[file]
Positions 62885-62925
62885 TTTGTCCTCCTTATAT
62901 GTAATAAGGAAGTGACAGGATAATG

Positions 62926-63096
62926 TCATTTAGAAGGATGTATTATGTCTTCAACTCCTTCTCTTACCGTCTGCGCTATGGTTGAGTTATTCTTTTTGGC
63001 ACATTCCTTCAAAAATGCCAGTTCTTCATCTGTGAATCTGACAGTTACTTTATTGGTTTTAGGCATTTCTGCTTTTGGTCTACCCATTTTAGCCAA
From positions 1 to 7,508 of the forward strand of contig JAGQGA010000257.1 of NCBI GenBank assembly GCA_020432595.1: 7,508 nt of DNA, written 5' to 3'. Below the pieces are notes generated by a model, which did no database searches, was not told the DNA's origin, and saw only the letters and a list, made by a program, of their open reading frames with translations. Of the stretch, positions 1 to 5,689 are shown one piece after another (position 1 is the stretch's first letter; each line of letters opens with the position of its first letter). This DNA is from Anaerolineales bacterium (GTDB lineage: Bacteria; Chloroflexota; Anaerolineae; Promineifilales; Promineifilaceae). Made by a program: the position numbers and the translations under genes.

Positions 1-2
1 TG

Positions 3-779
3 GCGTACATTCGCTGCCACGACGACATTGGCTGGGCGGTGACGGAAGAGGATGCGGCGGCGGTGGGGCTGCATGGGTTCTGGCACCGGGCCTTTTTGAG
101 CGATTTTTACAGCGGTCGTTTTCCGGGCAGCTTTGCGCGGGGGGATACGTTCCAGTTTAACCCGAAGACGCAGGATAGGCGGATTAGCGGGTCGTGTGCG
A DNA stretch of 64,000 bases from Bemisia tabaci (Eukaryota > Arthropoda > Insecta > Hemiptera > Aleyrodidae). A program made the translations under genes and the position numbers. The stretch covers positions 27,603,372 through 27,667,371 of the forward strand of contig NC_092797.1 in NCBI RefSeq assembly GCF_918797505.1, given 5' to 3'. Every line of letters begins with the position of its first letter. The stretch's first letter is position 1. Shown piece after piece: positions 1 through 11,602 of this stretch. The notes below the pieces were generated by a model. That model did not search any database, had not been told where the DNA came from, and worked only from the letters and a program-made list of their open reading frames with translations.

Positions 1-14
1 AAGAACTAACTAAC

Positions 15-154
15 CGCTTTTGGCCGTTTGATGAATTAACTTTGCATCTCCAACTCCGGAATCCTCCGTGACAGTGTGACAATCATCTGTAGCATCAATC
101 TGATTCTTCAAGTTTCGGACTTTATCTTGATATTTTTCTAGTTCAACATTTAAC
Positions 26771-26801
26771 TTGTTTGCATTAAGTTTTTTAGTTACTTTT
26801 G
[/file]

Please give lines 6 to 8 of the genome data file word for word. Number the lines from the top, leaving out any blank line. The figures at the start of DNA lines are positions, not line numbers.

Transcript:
63001 ACATTCCTTCAAAAATGCCAGTTCTTCATCTGTGAATCTGACAGTTACTTTATTGGTTTTAGGCATTTCTGCTTTTGGTCTACCCATTTTAGCCAA
From positions 1 to 7,508 of the forward strand of contig JAGQGA010000257.1 of NCBI GenBank assembly GCA_020432595.1: 7,508 nt of DNA, written 5' to 3'. Below the pieces are notes generated by a model, which did no database searches, was not told the DNA's origin, and saw only the letters and a list, made by a program, of their open reading frames with translations. Of the stretch, positions 1 to 5,689 are shown one piece after another (position 1 is the stretch's first letter; each line of letters opens with the position of its first letter). This DNA is from Anaerolineales bacterium (GTDB lineage: Bacteria; Chloroflexota; Anaerolineae; Promineifilales; Promineifilaceae). Made by a program: the position numbers and the translations under genes.

Positions 1-2